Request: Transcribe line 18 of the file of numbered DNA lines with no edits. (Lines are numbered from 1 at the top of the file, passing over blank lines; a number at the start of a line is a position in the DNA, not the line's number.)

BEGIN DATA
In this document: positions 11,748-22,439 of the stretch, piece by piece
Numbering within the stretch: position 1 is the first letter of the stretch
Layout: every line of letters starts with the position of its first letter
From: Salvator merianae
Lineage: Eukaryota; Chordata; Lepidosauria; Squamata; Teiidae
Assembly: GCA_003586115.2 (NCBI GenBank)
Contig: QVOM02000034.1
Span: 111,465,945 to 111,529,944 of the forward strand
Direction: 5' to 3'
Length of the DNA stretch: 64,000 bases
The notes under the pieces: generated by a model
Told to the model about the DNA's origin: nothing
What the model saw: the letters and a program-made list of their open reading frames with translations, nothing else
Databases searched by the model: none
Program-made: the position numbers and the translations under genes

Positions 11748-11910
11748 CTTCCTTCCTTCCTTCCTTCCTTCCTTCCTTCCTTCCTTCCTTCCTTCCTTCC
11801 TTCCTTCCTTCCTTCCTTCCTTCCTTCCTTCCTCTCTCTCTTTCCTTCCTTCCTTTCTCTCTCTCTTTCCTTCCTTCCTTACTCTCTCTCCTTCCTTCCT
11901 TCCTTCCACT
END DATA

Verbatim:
11801 TTCCTTCCTTCCTTCCTTCCTTCCTTCCTTCCTCTCTCTCTTTCCTTCCTTCCTTTCTCTCTCTCTTTCCTTCCTTCCTTACTCTCTCTCCTTCCTTCCT